The team publicly announced the hire tonight across all of their social media platforms.

Vrabel won the Super Bowl with the Patriots three times in the early years of the New England dynasty. 

Despite having limited experience as a coach, he has attracted much attention in this past offseason for openings across the NFL. He has just one season's experience as a coordinator. 

Vrabel steps in to fill the role of Mike Mularkey, who was fired just one night after many believed he was receiving an extension. Despite the rumor of the extension, Mularkey and the Titans agreed to part ways just one day later.

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Who will be Patriots unsung hero Sunday?

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Who will be Patriots unsung hero Sunday?

FOXBORO -- We've hit on Tom Brady's hand. Over and over. And over again. We've also dissected just how good this Jaguars defense really is, and how Rob Gronkowski might be able to exploit it

But what about the games within the game? What about the so-called bit players who could make a significant impact in the AFC Championship Game? 

It seems to happen every year in the biggest games. No one predicted James White would put together an MVP-level performance in Super Bowl LI. No one saw Malcolm Butler coming - least of all Russell Wilson - in Super Bowl XLIX. And who would have guessed that Marquis Flowers, Adam Butler and Deatrich Wise would've had key roles in helping the Patriots dominate the Divisional Round against the Titans?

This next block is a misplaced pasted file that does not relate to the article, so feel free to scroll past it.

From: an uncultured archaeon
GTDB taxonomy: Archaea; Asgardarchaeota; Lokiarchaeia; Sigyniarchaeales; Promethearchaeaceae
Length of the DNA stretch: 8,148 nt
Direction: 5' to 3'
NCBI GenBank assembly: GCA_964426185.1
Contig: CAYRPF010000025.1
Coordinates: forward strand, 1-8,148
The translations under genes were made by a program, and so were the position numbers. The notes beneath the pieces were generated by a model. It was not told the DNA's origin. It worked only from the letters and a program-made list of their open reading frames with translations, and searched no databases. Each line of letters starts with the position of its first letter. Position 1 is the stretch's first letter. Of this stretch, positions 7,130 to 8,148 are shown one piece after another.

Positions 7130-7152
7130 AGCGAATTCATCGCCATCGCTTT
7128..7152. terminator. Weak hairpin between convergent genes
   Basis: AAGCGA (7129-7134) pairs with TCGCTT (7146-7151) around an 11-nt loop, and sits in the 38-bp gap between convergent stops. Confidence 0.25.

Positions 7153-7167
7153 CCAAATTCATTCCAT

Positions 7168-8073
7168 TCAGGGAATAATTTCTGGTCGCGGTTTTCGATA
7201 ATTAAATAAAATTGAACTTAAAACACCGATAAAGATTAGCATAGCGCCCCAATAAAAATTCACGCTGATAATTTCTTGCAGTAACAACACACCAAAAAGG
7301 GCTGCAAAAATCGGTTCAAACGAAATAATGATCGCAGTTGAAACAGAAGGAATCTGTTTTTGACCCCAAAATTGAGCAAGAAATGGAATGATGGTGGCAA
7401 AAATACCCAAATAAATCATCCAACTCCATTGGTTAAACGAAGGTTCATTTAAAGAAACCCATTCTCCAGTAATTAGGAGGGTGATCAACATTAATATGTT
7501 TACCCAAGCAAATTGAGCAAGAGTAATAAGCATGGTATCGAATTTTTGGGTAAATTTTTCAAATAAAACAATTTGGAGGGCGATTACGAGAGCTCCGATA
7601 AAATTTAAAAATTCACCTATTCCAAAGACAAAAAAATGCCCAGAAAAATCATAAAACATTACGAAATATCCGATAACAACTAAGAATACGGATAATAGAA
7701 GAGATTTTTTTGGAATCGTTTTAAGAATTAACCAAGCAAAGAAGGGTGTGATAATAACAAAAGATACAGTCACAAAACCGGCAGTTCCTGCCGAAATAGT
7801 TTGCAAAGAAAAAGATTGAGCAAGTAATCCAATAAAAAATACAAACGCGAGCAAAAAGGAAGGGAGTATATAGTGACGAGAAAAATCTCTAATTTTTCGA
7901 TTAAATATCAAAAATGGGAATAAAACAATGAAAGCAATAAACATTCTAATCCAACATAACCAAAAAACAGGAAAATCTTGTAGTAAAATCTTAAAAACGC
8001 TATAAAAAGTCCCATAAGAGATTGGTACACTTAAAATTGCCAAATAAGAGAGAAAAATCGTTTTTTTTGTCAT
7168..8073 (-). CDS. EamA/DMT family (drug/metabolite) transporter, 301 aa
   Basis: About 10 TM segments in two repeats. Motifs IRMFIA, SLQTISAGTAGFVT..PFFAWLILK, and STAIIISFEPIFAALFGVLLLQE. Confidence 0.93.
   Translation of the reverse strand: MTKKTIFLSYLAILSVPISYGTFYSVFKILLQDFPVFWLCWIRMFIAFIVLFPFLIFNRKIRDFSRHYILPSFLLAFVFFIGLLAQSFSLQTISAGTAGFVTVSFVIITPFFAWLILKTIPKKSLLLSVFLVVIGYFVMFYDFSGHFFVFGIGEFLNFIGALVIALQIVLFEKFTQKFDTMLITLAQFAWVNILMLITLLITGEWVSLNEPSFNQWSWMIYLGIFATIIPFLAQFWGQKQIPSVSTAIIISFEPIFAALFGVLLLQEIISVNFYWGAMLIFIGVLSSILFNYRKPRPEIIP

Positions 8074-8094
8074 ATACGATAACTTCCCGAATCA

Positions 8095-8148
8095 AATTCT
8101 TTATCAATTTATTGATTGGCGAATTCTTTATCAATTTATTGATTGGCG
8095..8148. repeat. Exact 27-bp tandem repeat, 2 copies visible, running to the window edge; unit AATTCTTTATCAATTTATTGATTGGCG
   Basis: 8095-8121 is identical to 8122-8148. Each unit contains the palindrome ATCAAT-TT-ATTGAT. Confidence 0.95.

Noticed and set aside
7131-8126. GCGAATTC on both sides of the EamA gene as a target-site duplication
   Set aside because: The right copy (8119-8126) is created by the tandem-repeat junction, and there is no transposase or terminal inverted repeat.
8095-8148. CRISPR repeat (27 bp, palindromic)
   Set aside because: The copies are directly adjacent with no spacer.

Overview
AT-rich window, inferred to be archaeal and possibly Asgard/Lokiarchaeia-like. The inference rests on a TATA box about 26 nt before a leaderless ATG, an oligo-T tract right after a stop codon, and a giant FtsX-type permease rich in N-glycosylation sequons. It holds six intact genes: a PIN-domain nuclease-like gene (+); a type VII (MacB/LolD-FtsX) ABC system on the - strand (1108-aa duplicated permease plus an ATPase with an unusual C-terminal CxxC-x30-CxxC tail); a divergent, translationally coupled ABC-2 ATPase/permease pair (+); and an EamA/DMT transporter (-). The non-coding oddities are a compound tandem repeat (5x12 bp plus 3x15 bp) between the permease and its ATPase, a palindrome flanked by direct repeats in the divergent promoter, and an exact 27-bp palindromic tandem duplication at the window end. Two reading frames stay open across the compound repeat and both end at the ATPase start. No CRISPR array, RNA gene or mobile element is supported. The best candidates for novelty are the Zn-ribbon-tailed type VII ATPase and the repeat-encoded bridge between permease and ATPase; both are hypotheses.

Let's try to get out ahead of those storylines before the Jaguars and Patriots meet at Gillette Stadium on Sunday afternoon. Here are five of our under-the-radar keys to the game: 

1) James Develin's incorporation into the game plan could seemingly pop up out of nowhere like a neck roll.
But if you've been following along this week, you know that it would be a good idea for the Patriots try to throw out of formations that employ their fullback. If Josh McDaniels figures out a way to keep Jacksonville's base defense on the field, that should give Brady all kinds of room to throw. That means getting Develin onto the field with Dion Lewis. It could also mean having Dwayne Allen (or Jacob Hollister) on the field with Rob Gronkowski. Two-back sets and two-tight end sets should have the same effect: The Jaguars will respond by leaving an extra linebacker and an extra defensive tackle on the field. (In all likelihood, run-stuffing linebacker Paul Posluszny would remain, as would defensive tackle Marcel Dareus. In sub situations, those players are more likely to come off, bringing nickel corner Aaron Colvin and pass-rusher Dante Fowler on.) That bigger stop-the-run grouping makes the Jaguars slower. When they're slower, they're less-equipped to defend the pass. Per Warren Sharp of Sharp Football Analysis, the Jaguars allowed a quarterback rating of 99 and an average of 9.6 yards per attempt against offensive groupings with two backs, two tight ends, or both. Against three-receiver sets, they're much more effective, allowing a rating of 73 and an average-yards-per-attempt of just 4.9. One issue with Develin's usage could be - wait for it - Brady's hand. If it's clear Brady can't take snaps from under center, then the Patriots will either simply have to huddle up with Develin in the mix and align in some sort of spread look when they break, which they've done in the past. Or they could concede the threat of running behind Develin is non-existent if Brady can't get under center, and then you may simply see more two-tight end looks. Using tempo with this bigger personnel could also be wise. If the Patriots get defenders on the field they want to throw against, they could prevent the Jags from subbing by hurrying to the line of scrimmage.